Saturday, 9 March 2013

Full Circle (1977) Richard Loncraine

Something of a cult notable but rarely aired on the box and seemingly unavailable on DVD, Full Circle (aka. The Haunting of Julia) sits firmly in the land of the flawed gem. An adaptation of a novel by Peter Straub (called Julia, I've not read it) it has some troubles typical of horror adapted from literature, and possibly marks of production woes too. Characters and their relationships which might in a novel be well delineated, deeply if not clearly considered and wrought, here are somewhat more sketchy, and one subplot is allowed to drop without impact. Also, more is said than shown of the stories horror, an approach which feels at times more TV theatre than cinematic. Now in context there's useful purpose. The focus is tightly on Julia, after the tragic death of her daughter (the days before everyone was taught the Heimlich) seeking to start new life alone, away from her interfering husband. That other characters have bare looks in, that we see them entirely in relation to her says much for her isolation. And the use of exposition over flashbacks, tense, frightened faces, quavering voices, sinister underswells in the delivery, draws out of the supernatural aspects the comfort of the concrete, one is never too far from the thought that poor Julia is simply delusional, caught up in the fancies of others, spinning from what meagre material she finds a web all the more dangerous for being insubstantial. Well maintained but precarious, patchy. There's a lot of potential for serious study here that goes wasting, guilt, paranoia, oppressions of family living, persistence of evil and cold calculations of darkness, while generally speaking brevity is a boon to this sort of genre cinema here an expanded treatment would be ideal, and for the characters, the straightforward drama too.

Luckily Mia Farrow's central performance is excellent, porcelain beauty that seems to silent speak of inner cold, hurt emptiness, bewildered longing. She holds everything together with clammy compulsion and quiet moments of deep sadness, in fact her turn is one of the few such that actually moved me somewhat. Tom Conti provides good support and contrast as an affable, concerned friend, though Keir Dullea is a tad wasted as the low key antagonist husband The scare scenes are often rather fine too, simple stuff but intense and unnverving (there's one pretty sweet jump scare here), building to a powerful climax. So it all works, even if it could have been... more. Strong 7/10 I guess.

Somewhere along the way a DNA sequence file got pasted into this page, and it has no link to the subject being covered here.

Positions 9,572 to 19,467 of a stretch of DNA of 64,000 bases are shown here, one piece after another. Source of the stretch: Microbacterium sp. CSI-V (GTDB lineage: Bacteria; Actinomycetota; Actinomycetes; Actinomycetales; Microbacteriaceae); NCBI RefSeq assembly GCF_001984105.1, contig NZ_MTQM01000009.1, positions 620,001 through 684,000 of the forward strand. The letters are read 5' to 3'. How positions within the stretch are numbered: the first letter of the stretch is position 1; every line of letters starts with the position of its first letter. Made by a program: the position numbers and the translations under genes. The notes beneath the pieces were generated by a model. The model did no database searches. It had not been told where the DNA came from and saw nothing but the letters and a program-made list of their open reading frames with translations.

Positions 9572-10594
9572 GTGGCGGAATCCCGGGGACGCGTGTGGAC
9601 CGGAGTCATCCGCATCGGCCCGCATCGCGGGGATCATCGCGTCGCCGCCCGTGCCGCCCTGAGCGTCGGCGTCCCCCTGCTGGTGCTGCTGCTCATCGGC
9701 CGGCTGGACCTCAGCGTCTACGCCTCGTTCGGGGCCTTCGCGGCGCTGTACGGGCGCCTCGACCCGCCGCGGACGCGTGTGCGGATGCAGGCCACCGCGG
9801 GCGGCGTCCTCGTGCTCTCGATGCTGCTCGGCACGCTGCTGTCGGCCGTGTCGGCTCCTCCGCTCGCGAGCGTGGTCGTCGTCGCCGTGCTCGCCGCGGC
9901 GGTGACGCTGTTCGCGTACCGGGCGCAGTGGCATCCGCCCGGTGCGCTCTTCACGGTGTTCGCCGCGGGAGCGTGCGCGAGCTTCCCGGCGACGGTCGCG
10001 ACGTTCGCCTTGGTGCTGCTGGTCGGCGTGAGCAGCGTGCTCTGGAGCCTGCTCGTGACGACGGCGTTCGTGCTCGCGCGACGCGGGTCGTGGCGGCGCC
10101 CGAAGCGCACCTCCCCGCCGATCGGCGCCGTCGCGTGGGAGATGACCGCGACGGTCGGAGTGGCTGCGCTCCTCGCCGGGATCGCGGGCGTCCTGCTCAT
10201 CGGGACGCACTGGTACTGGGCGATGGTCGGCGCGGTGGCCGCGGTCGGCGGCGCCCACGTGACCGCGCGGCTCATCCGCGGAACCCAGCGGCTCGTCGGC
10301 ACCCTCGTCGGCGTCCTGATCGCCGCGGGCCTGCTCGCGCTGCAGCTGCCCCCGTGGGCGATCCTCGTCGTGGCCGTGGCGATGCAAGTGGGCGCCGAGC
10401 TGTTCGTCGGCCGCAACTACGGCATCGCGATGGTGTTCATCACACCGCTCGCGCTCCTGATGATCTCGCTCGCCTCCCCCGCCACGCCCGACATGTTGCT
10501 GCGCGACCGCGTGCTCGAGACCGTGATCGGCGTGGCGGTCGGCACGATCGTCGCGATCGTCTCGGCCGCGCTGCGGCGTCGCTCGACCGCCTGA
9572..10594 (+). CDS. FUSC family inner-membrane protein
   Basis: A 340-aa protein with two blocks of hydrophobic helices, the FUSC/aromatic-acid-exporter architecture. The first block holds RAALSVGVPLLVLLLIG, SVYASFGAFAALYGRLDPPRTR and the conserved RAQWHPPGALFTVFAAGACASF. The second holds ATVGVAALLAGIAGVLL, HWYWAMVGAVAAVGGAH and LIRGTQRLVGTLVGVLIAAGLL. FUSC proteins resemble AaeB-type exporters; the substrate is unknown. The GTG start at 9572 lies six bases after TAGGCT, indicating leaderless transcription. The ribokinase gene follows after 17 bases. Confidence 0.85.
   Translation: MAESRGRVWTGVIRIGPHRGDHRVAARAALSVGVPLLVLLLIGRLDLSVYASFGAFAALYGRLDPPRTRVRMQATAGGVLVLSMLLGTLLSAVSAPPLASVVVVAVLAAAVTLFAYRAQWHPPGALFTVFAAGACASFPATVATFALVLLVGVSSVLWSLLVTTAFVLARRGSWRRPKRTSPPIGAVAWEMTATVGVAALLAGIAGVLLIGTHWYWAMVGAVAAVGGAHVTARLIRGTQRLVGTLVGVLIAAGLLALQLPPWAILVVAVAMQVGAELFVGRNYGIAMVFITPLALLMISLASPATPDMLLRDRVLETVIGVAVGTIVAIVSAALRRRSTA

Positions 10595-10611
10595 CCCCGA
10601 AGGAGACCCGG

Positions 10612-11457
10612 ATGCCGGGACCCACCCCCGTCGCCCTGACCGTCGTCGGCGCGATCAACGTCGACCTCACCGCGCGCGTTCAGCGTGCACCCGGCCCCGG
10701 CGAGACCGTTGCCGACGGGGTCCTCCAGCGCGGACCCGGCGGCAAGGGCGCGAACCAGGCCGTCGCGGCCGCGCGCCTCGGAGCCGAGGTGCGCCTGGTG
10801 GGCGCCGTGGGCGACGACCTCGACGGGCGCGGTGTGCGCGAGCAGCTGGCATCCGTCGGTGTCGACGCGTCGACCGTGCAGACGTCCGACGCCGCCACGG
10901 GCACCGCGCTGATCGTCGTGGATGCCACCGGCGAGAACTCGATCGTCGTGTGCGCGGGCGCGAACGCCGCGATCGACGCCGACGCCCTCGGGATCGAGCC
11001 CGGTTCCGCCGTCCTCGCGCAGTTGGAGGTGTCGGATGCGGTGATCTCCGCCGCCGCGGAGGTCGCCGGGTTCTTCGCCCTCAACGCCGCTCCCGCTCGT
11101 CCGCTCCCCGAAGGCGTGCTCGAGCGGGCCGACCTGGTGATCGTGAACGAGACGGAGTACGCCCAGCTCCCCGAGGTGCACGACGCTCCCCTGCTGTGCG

Something Creeping In The Dark (1971) Mario Colucci

Dwelling in the strangelands of mingled giallo and supernatural, Something Creeping in the Dark may not rise to obscure gem status but is definitely worth more interest than it currently claims, and much deserving of remastered DVD release rather than its current availability through bootlegs or the internet. An assembly of strangers seek refuge from a storm in a mysterious house, well to do squabbling married couple (genre veteran Giacomo Rossi-Stuart and Lucia Bose of surrealist classic Arcana), doctor and his comely nurse, killer (handsome devil Farley Granger rocking a leather jacket) and the two detectives in charge of bringing him in. Piqued by the story of the houses former owner they perform a seance, and when this is interrupted the night commences to go rather awry...

Writer/director Mario Colucci wisely keeps this one offbeat and mostly on the down low, revelling in location and mood rather than action. The approach does wear a bit thin by the end but the first two thirds are so are fine stuff. The house is a treat of elegant oddity, luxurious red drapes, exotic gew-gaws spread about the walls, a strange abundance of clocks, and the direction, editing and score do it its due, the long, slow fluid camera, the rhythms of zoom and cutting, subdued yet richly ominous score all coming together with house for evocative near perfection of long uneasy night in strange place, fascinating frozen time and ambiguity.

Things perhaps are a little too oblique, while the characters are of interest little is known about any so their relationships and interactions are a little lacking in suspense and ultimate impact. There are a number of scenes of swift, jolting violence but nothing graphic, and the film has little blood and no gore to speak of. Nudity is also limited to one character, and though all this is in keeping with the films leaning towards earlier psychedelic/Pop Art inspired genre outings like The Witch in Love or Femina Ridens, the carnal tanglings and sinister mood really needed a less restrained expression. The end is a disappointment too, an abrupt, predictable gotcha of a thing that would pass muster in a short film but not after nearly ninety minutes. But this is still good stuff on the whole for the old fashioned, but European minded not starched. Suited perhaps best to late Friday nights sipping wine, from me then a 7/10.